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RECENT POSTS IN THIS TOPIC

William Orem: on 8/13/07 at 17:28pm UTC, wrote Yes indeed, to all of the above. I'm continuing the discussion on a new...

Count Iblis: on 7/30/07 at 15:57pm UTC, wrote Things are even more problematic if you consider the fact that information...

Mike: on 7/25/07 at 17:17pm UTC, wrote I've sometimes wondered whether or not we would be able to recognize...

Invader Xan: on 7/25/07 at 15:38pm UTC, wrote I must just say, is it not still somewhat "terran" to assume DNA or RNA as...

Hal: on 7/24/07 at 20:52pm UTC, wrote An interesting example of this right here on earth is the so-called...

paul valletta: on 7/23/07 at 22:07pm UTC, wrote The most important factor in life-form existence, has to be environment? ...

bob: on 7/21/07 at 23:44pm UTC, wrote Temporal problems too. Earth's day, year, and gravity are not likely to be...

William Orem: on 7/21/07 at 14:32pm UTC, wrote The National Research Council has released a report on the search for alien...


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FQXi BLOGS
September 16, 2021

CATEGORY: Blog [back]
TOPIC: Can We Recognize Aliens? [refresh]
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Blogger William Orem wrote on Jul. 21, 2007 @ 14:32 GMT
The National Research Council has released a report on the search for alien life forms that warns -- rightly, in my view -- against "Terran" thinking. Terran, or Earth-based thinking, is the kind of necessarily blinkered expectation that takes only the Earth as its model. Life out there, Terran thinking assumes, looks roughly like life here, perhaps with some fanciful variations. When H.G. Wells...

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bob wrote on Jul. 21, 2007 @ 23:44 GMT
Temporal problems too. Earth's day, year, and gravity are not likely to be duplicated. Do we recognize a species to whom we look like hummingbirds on speed? Human temporal experience is not shared even with other species here.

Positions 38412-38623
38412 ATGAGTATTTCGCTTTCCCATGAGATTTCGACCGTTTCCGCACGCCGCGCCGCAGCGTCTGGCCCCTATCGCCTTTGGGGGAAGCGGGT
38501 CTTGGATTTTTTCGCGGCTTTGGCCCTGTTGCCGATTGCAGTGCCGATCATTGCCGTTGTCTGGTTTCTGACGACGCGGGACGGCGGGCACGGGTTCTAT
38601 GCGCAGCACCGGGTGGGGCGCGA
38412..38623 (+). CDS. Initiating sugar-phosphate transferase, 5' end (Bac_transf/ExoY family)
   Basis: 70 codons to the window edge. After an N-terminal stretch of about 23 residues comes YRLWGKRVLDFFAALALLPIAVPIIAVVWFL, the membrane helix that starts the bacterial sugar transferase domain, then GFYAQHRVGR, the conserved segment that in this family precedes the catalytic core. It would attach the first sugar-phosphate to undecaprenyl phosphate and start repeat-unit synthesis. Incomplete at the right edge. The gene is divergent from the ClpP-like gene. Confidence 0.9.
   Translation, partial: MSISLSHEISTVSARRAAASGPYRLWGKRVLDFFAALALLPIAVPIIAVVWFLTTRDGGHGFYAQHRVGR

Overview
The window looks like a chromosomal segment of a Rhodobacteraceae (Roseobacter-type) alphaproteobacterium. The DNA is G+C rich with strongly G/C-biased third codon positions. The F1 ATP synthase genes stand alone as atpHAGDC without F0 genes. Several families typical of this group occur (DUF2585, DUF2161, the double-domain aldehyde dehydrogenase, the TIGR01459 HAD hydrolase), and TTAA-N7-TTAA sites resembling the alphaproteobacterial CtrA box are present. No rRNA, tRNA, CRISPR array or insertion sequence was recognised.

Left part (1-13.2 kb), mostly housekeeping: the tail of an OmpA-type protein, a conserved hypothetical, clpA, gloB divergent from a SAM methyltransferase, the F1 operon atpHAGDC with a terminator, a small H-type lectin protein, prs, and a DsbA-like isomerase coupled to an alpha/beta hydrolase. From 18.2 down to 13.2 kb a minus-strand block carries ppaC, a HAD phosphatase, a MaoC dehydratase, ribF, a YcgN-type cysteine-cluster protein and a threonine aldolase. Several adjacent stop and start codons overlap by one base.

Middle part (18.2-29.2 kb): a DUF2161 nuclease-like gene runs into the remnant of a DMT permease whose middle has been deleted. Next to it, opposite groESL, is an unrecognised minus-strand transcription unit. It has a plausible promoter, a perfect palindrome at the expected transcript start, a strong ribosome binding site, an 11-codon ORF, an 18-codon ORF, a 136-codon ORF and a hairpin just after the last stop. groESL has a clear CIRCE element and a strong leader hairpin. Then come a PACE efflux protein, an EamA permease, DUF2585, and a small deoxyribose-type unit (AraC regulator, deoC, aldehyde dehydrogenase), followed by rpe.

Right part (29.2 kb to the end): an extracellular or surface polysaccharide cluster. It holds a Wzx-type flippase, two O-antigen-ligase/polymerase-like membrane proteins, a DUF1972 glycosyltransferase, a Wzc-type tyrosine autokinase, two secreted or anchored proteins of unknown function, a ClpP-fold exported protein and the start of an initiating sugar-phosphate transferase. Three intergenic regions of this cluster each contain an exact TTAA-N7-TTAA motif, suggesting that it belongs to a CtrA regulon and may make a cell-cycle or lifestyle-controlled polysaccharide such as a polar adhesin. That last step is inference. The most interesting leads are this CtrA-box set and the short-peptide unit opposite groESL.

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paul valletta wrote on Jul. 23, 2007 @ 22:07 GMT
The most important factor in life-form existence, has to be environment?

You would not expect find Human-Beings walking around on the ocean floor near the mid-atlantic ridge? and like wise you would not expect the species that benefit from the thermal vent hotspots deep in the ocean, to be able to adapt to the climate of the Antartic?

It is the environment that shapes the species.

Rna, in chemical structure form would have been a direct result from the Earths environment many eons ago, if one takes the current environment now (inside the human body), then one can make calculations as to the suitability of Rna over Dna, calibrated from the other components that provide the most suitable environment for the existence of life giving compounds.

I would expect (your posting seems to indicate) if one synthesize's a large number of different molecular environments, and oserve which solutions provide the "best" for Dna survivability, one can deduce that this would be comparable to the actual evolution of the Earth's chemical history, and thus, one can produce subtle changes as observe where life thrives, and where it gets instantly wiped out?

Getting life to "exist" over a long period of time is the tricky part, a perfect environment may have taken eons to occur, and a suitable sustainable environment can be maintained only with small subltle changes, rather than rapid changes.